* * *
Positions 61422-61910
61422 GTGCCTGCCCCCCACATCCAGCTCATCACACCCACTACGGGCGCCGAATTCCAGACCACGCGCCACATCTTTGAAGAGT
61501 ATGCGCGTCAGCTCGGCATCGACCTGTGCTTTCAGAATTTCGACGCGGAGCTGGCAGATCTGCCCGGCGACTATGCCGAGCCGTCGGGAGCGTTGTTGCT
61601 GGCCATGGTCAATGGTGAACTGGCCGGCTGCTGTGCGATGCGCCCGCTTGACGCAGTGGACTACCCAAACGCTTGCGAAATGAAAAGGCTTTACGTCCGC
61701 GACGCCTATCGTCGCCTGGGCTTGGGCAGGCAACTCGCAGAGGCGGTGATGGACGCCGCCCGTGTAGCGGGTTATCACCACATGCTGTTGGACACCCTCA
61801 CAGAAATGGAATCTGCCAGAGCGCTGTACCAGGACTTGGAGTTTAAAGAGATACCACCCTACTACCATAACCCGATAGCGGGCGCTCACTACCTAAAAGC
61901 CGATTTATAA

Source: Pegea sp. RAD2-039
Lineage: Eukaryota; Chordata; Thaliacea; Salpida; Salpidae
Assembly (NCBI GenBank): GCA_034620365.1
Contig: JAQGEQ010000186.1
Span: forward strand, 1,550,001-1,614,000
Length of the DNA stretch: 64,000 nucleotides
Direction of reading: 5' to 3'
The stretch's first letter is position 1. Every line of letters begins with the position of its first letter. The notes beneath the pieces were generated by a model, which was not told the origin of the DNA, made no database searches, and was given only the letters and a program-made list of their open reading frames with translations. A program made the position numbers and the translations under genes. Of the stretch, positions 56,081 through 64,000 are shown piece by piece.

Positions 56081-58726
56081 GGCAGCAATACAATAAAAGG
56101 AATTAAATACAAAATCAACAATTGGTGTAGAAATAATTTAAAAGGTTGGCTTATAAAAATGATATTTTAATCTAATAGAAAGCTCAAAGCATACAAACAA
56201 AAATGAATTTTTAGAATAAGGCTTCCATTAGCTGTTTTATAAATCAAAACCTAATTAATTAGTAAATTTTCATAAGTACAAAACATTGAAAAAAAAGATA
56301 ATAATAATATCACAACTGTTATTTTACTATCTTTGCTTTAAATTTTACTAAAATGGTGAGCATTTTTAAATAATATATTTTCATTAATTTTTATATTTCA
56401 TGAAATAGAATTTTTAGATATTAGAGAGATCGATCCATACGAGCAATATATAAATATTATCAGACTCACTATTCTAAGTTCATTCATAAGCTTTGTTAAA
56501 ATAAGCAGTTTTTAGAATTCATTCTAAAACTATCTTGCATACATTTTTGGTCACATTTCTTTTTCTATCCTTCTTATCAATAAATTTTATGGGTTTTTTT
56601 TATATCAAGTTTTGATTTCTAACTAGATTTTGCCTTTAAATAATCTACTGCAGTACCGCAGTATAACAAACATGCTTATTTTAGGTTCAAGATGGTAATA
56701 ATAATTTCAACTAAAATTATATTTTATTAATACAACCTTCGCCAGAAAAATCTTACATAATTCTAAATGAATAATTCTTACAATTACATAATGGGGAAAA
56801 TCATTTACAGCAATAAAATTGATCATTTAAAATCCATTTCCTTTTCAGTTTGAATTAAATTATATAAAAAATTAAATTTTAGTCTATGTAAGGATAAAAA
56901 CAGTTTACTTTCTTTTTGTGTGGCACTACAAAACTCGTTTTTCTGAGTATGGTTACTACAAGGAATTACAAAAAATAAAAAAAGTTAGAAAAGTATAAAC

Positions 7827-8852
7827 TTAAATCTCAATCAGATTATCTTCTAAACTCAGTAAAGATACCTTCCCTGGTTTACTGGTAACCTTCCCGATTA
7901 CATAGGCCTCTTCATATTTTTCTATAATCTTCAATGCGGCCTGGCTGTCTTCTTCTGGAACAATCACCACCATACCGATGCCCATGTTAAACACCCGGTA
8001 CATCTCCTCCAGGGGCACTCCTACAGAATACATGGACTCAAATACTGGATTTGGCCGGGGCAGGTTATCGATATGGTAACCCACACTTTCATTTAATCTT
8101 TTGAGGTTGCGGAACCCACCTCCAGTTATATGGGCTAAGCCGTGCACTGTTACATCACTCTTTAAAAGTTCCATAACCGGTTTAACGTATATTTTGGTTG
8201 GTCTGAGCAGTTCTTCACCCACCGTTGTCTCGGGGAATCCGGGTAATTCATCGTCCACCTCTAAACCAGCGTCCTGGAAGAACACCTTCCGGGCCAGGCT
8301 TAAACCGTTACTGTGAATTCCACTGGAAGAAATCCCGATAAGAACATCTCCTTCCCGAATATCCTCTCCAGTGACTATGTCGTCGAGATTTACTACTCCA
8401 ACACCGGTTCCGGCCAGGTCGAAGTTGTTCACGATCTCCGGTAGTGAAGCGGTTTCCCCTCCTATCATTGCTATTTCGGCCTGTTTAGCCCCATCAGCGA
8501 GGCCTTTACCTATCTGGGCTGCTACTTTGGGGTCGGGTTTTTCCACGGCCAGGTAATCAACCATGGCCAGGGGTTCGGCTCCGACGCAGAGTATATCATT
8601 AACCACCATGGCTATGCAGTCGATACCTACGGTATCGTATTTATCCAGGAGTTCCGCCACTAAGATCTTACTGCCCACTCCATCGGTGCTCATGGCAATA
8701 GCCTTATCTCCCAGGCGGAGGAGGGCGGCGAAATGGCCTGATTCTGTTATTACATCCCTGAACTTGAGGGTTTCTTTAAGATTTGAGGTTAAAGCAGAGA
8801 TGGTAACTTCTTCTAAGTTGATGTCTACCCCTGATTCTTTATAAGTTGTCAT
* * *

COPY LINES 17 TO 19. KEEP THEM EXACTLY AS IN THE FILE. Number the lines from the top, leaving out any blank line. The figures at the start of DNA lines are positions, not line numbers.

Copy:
56081 GGCAGCAATACAATAAAAGG
56101 AATTAAATACAAAATCAACAATTGGTGTAGAAATAATTTAAAAGGTTGGCTTATAAAAATGATATTTTAATCTAATAGAAAGCTCAAAGCATACAAACAA
56201 AAATGAATTTTTAGAATAAGGCTTCCATTAGCTGTTTTATAAATCAAAACCTAATTAATTAGTAAATTTTCATAAGTACAAAACATTGAAAAAAAAGATA